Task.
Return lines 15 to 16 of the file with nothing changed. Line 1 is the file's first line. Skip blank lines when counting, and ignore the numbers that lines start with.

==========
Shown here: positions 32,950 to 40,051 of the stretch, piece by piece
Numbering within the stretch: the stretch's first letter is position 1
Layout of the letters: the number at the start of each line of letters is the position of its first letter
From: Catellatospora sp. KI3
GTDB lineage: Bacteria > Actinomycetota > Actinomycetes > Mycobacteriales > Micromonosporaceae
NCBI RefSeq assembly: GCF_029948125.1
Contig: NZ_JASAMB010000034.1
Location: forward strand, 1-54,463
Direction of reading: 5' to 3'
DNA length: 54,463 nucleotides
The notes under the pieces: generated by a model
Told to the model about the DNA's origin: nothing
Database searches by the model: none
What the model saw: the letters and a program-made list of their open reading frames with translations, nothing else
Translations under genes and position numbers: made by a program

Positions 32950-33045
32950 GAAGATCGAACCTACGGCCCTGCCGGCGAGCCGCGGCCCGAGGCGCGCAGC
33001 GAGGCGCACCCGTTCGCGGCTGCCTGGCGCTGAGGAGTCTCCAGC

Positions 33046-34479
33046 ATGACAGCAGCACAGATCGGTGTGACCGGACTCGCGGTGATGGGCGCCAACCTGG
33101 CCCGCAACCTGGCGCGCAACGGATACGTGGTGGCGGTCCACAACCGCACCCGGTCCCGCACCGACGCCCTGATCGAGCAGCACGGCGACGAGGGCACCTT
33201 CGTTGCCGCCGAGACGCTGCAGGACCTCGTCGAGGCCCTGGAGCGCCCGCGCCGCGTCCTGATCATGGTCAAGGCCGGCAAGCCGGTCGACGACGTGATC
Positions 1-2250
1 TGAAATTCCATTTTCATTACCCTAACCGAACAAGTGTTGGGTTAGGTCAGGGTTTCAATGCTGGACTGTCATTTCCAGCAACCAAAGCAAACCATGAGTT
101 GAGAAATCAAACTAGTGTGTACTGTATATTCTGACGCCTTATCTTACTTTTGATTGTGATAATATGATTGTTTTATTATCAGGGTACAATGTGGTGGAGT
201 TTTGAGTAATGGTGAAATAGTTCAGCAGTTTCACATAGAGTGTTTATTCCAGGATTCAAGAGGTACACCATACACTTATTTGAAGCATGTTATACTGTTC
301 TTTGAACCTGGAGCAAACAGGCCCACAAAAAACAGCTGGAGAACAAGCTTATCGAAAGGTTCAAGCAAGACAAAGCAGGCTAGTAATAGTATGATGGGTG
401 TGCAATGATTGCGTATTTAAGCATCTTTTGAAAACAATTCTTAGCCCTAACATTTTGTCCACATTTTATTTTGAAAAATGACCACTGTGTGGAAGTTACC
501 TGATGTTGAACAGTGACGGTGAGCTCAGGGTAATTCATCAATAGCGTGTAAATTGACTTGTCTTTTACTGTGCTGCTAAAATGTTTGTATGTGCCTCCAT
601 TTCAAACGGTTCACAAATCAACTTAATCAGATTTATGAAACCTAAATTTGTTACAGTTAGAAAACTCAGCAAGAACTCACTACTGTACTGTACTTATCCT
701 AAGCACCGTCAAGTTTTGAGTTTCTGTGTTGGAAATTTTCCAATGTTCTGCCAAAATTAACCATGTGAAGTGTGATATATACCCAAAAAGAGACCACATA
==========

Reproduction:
Translations under genes and position numbers: made by a program

Positions 32950-33045